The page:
25 Mar 2021
If you employ people, you’re probably familiar with probationary periods. In this article, we’ll look at the most common question employers ask to ensure you are using them correctly.
Frequently asked questions
What is a probationary period?
It is a period of time at the beginning of an individual’s employment where the individual may be dismissed with little or no notice if they’re unsuitable for the role. It’s very common in most roles to include a probationary period, although the lengths differ depending on the seniority and nature of the role.
How long should a probationary period last?
Typically, they last three months in length. However, there is no strict rule that says you must do this. The upper limit is typically six months, with any longer running the risk of being unreasonable.
There is however, the possibility of an extension…
Can I extend the probation period?
Yes. However, if you wish to do this you should let the employee know in writing before the end of the probationary period.
You shouldn’t implement an extension without good reason—the most common is a desire to see an improvement in performance. If this is the case, you should highlight the expectations you have and make sure the employee is aware of them.
It will also help you prove you acted fairly if you include a clause in your employment contracts.
Should I include a probationary period clause in my contracts?
If you plan to implement a probationary period, you should include a clause in your employment contracts. The clause should state the following:
- How long the period will last
- Any terms surrounding notice periods (i.e. if they get one/ how long it will be)
- Your right to extend the period
Make sure you detail your expectations for the role and tell the employee that you’ll be monitoring their performance.
How do I implement a probationary period?
Your first step should be to ensure a clause is in their employment contract. If you’ve been using the same clause for a while, review it to make sure it is fit for your current needs.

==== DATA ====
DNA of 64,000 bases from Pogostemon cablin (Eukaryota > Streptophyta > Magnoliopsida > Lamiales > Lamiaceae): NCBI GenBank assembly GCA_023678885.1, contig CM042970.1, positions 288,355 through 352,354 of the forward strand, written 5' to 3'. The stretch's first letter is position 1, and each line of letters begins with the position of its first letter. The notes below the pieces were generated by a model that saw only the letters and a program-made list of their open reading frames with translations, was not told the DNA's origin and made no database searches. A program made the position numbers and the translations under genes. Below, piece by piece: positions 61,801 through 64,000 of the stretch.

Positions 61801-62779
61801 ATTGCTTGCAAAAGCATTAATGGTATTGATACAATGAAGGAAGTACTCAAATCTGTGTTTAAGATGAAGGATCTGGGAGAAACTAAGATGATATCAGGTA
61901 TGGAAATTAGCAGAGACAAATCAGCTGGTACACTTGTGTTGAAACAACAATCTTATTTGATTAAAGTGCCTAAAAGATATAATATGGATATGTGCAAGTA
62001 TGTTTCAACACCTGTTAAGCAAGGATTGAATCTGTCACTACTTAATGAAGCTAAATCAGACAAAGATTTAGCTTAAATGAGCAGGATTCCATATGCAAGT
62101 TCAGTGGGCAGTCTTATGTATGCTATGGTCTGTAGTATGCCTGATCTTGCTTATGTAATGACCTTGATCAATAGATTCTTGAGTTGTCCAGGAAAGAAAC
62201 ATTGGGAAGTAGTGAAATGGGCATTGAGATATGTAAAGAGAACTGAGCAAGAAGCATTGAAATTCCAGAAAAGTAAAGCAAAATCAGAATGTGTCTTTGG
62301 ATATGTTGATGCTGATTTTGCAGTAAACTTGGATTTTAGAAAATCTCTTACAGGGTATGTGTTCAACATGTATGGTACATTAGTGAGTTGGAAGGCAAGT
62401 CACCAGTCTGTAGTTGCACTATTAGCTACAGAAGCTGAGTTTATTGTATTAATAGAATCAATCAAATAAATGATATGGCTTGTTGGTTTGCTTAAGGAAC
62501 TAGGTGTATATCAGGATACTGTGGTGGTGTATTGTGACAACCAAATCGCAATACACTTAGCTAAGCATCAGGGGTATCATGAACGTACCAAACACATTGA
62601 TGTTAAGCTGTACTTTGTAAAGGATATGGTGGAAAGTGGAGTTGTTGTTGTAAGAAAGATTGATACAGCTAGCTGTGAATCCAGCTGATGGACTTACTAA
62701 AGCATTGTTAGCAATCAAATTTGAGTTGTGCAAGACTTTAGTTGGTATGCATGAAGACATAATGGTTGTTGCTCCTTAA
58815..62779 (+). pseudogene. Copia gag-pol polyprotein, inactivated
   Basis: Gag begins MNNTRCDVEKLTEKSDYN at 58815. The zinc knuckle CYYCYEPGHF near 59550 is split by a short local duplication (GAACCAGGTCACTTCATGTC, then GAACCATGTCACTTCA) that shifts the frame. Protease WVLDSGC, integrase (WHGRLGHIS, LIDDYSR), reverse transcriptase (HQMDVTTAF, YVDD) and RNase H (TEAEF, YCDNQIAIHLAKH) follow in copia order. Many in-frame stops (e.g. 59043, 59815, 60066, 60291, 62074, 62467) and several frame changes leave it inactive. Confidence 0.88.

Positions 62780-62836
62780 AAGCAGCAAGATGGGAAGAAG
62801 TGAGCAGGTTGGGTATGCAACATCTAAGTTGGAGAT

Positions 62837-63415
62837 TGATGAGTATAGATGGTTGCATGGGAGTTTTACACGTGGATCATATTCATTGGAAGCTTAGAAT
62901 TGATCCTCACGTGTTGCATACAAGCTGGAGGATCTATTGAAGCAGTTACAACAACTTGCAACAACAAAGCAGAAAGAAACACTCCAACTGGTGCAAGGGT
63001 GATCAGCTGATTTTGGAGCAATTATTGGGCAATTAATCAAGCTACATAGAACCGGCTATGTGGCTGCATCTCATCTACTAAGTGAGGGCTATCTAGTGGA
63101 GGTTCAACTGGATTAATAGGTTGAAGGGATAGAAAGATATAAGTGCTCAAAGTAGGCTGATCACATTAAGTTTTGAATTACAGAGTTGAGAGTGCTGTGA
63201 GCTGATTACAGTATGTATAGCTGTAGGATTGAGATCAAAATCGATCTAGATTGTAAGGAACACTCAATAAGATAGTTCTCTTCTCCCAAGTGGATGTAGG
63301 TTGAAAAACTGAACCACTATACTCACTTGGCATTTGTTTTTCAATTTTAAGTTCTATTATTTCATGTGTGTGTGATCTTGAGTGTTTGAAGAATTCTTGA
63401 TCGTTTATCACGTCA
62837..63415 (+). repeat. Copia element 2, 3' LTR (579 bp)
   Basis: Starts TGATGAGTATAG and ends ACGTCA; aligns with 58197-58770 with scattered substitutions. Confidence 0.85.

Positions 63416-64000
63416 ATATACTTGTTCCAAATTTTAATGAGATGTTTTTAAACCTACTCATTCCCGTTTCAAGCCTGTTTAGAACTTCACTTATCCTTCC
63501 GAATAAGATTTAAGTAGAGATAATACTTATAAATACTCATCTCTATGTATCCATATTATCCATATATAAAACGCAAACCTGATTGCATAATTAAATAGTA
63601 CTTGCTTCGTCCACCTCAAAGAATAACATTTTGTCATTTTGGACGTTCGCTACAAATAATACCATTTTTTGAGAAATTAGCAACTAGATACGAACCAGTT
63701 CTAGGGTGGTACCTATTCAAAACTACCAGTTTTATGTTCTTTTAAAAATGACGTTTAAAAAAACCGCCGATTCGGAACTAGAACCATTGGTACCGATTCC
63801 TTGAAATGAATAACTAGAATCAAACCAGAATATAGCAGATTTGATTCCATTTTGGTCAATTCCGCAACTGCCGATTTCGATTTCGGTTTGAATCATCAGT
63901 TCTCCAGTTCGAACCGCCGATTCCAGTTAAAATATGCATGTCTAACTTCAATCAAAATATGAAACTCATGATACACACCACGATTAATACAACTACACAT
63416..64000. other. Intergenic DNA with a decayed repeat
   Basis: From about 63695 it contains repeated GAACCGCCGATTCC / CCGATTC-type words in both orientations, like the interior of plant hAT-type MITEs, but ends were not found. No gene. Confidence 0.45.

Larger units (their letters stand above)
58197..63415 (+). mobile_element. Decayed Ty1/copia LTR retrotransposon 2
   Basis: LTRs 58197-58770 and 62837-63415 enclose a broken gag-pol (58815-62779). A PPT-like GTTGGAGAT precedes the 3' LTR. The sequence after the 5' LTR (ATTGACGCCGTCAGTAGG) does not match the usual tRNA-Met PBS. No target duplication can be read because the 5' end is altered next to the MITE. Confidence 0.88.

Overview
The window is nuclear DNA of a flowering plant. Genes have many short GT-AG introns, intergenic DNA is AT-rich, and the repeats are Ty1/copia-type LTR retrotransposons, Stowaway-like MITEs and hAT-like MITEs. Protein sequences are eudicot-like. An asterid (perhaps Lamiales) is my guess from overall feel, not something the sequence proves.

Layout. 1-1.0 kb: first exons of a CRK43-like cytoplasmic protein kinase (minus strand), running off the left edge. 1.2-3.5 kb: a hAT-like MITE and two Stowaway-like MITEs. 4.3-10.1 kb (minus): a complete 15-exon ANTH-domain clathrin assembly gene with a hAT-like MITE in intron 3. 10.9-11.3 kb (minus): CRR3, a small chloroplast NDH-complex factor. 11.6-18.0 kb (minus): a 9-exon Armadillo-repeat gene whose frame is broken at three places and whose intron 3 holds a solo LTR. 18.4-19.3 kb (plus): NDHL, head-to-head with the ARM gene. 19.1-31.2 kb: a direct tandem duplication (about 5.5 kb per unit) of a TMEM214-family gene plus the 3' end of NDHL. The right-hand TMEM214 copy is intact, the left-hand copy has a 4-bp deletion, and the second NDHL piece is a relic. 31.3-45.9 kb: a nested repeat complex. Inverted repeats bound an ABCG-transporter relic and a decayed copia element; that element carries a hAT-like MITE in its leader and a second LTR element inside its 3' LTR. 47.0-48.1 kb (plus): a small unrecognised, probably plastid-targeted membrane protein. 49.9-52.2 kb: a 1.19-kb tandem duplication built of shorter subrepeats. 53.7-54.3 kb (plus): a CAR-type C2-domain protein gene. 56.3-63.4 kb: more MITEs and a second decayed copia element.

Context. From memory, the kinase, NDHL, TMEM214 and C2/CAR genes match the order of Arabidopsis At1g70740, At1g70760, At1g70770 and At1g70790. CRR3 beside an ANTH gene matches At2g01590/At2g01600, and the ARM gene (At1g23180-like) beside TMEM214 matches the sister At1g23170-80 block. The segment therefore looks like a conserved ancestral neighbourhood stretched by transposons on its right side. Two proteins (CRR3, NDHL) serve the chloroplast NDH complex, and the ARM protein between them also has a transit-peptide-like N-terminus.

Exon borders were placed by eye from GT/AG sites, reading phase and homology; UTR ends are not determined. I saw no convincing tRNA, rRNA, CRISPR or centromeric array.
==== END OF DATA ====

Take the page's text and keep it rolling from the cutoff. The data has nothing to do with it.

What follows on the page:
Once the clause is in the contract and the employee agrees to it, you need to monitor their performance. Think about your induction plan and whether it gives the individual the best chance at success. Here are some tips on how manage the employee in the first few months of their employment:
- Plan out your induction: the quicker the individual gets to grips with your company, the quicker you’ll be able to assess their progress.
- Set your expectations out clearly: Make sure they know what is expected of them in terms they can understand, and make sure they’re aware of them as early as possible.
- Keep weekly notes on employee performance: This will help you monitor performance from week to week and make note of significant improvements.
- Have regular meetings: Having regular catch-ups will allow you to reiterate your expectations, suggest improvements, and address any queries or issues they have.
- Communicate concerns early: If the employee is unaware of where they’re failing expectations they can’t be expected to improve. The earlier you address them the quicker they’ll be resolved.
How do I terminate someone on a probationary period?
Assuming you’ve done everything right, and you have a clause in your employment contract, you can dismiss an employee at any point during their probation period. It’s usually recommended you give them a period of time to improve after raising concerns with them.
If they still fail to meet expectations, you should invite them to a formal probation review meeting.
If you say you’ll give notice in your contracts, you should provide them with this notice in writing. If you want to dismiss them on the same day as the meeting, they you should provide pay in lieu of their notice.
What are my employees’ rights during their probationary period?
Employees on a probationary period are entitled to statutory employment rights. This means they are entitled to receive the National Minimum Wage. They must have time off in line with the Working Time Directive. Also, they are entitled to statutory sick pay, family-related leave and statutory notice (1 week).
They are also protected against automatically unfair dismissal and unlawful discrimination. You can reserve some non-statutory benefits your company offers, until after their probation period.
What should I do when a probationary period ends?
You should confirm that the employee has successfully passed their probation. If you withheld certain benefits until this point, you should also highlight the employee’s new entitlements. You may also wish to hold a meeting with the employee to discuss the probationary period and set expectations moving forward.
Expert support on probationary periods
Probationary periods are standard in most employment contracts, but many employers take them for granted. That’s why it’s important to review yours and make adjustments if necessary.
For assistance reviewing any or all parts of your contracts of employment, speak to a Croner employment law experts today on 01455 858 132.
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